How Many Bedrooms Do You Need?

Jun 3, 2024Buying Basics, First-Time Home Buyers, Homebuying Process, Real Estate Tips

Shared Bedroom

As soon as you consider house hunting, the question comes up, “how many bedrooms do you need?”

When you are buying, you will be happiest purchasing something that you will not grow out of in less than ten years. When you think about how many bedrooms you need, think about the size of your family over the course of the next ten years. Home ownership is a longer time commitment than renting. Renters generally stay in their apartments for two to three years. The median time that homeowners stay in their condo or house is thirteen years.

  • Do you plan to have children?
  • Will the children be teenagers eight years from now?
  • Will your teenagers be leaving in the next few years?
  • Is there a reason to expect that you may have long-term visitors, like parents or grandparents?

One bedroom per child?

Whether every child needs their own bedroom is parental choice. Cultural background and the gender, age, and personalities of your children inform your decision. So does your budget.

If you are buying with children, you know those children and can decide for them. If you are buying to house your future children, here are some considerations:

Bonding and Boundaries

Generally, children sharing a room before they are ten can increase their bonding. It can be a good experience for both children, until they develop more need for privacy in early adolescence. It is good for children to learn how to set boundaries, even young children. Sibling roommates learn to negotiate about what is shared and not shared. They learn to honor one another’s need for company and need for alone-time. These skills will help them, later in life, when they have roommates in college or choose a life partner. If the house you are choosing is one that will house you with children who are newborn to age ten, your family may be happy with fewer bedrooms than one-per-child.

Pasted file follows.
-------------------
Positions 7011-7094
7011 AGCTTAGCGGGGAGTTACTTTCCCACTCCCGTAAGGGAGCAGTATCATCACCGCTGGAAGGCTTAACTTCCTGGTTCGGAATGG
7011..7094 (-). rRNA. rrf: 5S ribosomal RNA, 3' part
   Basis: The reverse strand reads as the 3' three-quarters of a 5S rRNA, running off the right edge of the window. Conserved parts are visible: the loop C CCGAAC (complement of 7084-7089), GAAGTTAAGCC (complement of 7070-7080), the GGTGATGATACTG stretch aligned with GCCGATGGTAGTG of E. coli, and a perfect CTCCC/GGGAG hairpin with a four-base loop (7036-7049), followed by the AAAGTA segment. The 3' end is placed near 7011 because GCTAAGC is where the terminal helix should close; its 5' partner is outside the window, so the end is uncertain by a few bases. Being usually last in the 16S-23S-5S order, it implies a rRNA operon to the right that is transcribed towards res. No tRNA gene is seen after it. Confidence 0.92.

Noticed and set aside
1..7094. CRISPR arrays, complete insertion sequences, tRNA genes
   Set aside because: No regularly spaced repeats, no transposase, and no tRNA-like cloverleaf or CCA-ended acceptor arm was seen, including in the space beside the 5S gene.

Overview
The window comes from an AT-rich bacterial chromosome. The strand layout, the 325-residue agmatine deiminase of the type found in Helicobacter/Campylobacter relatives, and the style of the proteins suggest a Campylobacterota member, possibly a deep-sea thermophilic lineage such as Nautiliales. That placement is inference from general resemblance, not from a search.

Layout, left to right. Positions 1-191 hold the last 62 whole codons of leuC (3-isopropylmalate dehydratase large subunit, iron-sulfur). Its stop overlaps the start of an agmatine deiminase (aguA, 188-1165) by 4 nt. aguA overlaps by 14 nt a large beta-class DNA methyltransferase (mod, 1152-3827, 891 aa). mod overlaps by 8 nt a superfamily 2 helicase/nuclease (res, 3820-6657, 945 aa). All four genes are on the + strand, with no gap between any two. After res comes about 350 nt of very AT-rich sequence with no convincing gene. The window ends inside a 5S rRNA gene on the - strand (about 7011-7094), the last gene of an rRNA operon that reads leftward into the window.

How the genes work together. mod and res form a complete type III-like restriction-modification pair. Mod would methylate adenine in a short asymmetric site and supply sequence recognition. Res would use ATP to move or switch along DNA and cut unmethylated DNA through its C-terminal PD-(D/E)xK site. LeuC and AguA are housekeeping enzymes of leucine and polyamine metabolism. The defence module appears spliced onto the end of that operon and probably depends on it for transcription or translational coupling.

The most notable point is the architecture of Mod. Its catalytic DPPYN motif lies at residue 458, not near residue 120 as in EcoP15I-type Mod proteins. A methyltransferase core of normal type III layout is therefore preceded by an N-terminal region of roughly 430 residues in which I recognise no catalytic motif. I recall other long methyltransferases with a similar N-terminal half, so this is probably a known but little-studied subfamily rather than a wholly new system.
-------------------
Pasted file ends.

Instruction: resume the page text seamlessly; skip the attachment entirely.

Adolescents generally need their own space. Parents need to plan on that.

If your budget can’t accommodate separate bedrooms, here are some options:

  • Divide an existing bedroom into two bedrooms. This can be done with a permanent wall, or by furniture placement that designates separate areas.
  • Divide an existing bedroom into three smaller bedrooms. Then create a play or study space outside the bedrooms that is shared.
  • If your older children will only be home for another few years, use finished attics or basements that can be converted into social space later. This keeps costs down and also doesn’t leave the parents with too much space, once the children have grown.

Personal Storage Space

When looking at bedrooms for you and your family, also consider the storage space within the bedrooms. If bedroom closets are too small, locate other storage spaces, so that every family member has a private place for their things. This increases comfort and the feeling of safe belonging. It also reduces clutter, since everyone’s things have a place where they belong.

Discuss bedrooms with your agent. An exclusive buyer’s agent can help you figure out how many bedrooms will work for you and your household. Sometimes fewer bedrooms might work, and save you some money.


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